At 409 the voltage threshold is measured. As noted earlier this is analogous to measuring the read margin or read signal when the cells are read and comparing to an expected value or threshold (write threshold for either “1” or “0”). When the voltage threshold is measured and compared to an expected value it will be found to be good 411 or low at 415. When it is deemed to be low 417 indicates that some embodiments allow the programming step at 405, 407 to be repeated. If the voltage threshold is good, the programming is over and 413 shows exiting the programming process. If the voltage threshold is deemed to be low, 419 indicates that a flag is set suggesting that an end of life situation for the array is approaching. Note that normally if one voltage threshold is good, then full performance is indicated, while if one or more low levels are found, these can be interpreted as signs of wear out for the NVM array.

Referring to FIG. 5, another representative aspect of the operation of a state machine controlling an NVM array will be described and discussed. In FIG. 5 depicts processes at a high level that the controller or state machine will execute as part of a read or read back cycle. At 501 a data read request is received and the appropriate address is loaded to the bus. At 503 the voltage threshold corresponding to the requested data is measured in accordance with the concepts and principles noted above or similar approaches that are being proposed with new NVM array designs. If the voltage threshold is deemed to be good 505 the data is returned at 507. If the voltage threshold is deemed to be low 509, a flag is set and the data is returned 511. The flag indicates that an end of life condition has been detected and this is a prediction of remaining life of the NVM array. Note that the voltage threshold measurements can be the same or similar to those that are presently employed or soon to be employed. Thus these measurements can provide a dual use, e.g., their normal purposes of insuring data integrity as well as their predictive purposes of forecasting end of life conditions for one or more cells in an NVM array, where this prediction or forecast can be advantageously used as earlier noted to warn a user relying on the NVM array.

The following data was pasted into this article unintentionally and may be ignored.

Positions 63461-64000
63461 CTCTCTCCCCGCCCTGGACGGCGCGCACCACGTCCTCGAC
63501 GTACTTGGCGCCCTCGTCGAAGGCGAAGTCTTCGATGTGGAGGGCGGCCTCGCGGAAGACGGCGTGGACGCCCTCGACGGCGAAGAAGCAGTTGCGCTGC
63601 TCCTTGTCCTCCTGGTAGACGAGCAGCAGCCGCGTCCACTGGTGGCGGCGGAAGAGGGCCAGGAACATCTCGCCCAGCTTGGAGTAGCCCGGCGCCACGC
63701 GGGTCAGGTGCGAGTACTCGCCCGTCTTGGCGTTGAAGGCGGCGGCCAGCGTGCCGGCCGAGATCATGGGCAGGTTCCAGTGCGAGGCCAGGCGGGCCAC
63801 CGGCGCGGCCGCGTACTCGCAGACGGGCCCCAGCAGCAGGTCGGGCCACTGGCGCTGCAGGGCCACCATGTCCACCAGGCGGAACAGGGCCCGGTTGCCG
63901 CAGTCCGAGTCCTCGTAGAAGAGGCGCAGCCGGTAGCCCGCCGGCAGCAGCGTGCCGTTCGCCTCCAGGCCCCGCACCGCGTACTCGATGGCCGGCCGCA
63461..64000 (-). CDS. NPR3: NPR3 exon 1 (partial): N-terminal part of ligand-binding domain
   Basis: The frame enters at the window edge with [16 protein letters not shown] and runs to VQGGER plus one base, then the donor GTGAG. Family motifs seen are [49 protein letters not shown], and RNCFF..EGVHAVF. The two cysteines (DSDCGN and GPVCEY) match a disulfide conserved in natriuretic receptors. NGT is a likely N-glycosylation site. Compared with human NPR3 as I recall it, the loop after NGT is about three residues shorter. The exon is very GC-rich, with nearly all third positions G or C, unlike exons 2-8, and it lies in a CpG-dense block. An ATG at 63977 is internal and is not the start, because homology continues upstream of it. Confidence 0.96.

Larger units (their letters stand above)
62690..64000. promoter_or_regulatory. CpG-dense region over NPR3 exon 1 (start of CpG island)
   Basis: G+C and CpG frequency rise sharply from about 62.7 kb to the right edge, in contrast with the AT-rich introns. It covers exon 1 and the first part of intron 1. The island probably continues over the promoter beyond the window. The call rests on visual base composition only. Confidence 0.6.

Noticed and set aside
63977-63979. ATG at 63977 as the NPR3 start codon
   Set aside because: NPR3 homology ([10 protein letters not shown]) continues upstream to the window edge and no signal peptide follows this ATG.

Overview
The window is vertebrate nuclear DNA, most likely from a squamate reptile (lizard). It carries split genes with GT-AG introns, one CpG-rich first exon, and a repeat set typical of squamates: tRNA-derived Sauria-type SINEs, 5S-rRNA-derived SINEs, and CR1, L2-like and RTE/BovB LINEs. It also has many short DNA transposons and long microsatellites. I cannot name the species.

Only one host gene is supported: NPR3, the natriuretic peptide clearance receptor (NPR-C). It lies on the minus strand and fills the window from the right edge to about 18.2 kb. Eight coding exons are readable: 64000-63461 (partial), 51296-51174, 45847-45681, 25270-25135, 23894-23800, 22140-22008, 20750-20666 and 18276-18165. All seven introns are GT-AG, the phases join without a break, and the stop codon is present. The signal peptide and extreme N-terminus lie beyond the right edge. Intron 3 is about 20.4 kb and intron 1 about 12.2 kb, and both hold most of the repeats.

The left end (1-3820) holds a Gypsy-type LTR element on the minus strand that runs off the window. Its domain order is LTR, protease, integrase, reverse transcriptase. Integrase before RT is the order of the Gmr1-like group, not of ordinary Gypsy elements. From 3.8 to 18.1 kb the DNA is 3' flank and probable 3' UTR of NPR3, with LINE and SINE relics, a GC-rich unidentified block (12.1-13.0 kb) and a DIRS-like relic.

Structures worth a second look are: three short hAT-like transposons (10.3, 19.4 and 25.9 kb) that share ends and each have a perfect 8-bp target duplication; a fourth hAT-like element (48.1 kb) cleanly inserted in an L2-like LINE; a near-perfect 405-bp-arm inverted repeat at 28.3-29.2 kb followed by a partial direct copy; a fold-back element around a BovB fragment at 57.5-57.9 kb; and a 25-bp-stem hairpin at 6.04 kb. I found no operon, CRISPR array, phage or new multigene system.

Referring to FIG. 6, one embodiment of a register suitable for use in the FIG. 2 system according to one or more embodiments will be discussed and described. As depicted the register of FIG. 6 is an 8 bit register, however the register can be as long as a practitioner desires. Bit 7 is a Non Volatile Information Flag (NVIF) 601 where this bit is set when, e.g., an end of life condition is detected. For example, if a predetermined threshold is satisfied by the read margin, voltage threshold, or read signal, where the threshold corresponds to 16 write cycles remaining this flag may be set, for example, to one. The output signal(s) noted above may be used to set this flag. Bit 6 as shown is a Non Volatile Interrupt Enable (NVIE) bit that when set, may be used to cause an interrupt to be generated (thereby causing a message or the like to be displayed to a user), for example, each time a write cycle is performed once the NVIF bit is set. Further shown is a counter 605 (counter output bits) that uses 4 bits and thus can count, for example, down from a binary value of 15 yielding 16 states. Two bits are reserved bits 607 and may be used if a longer counter is desired or different levels of interrupt or flags need to be identified.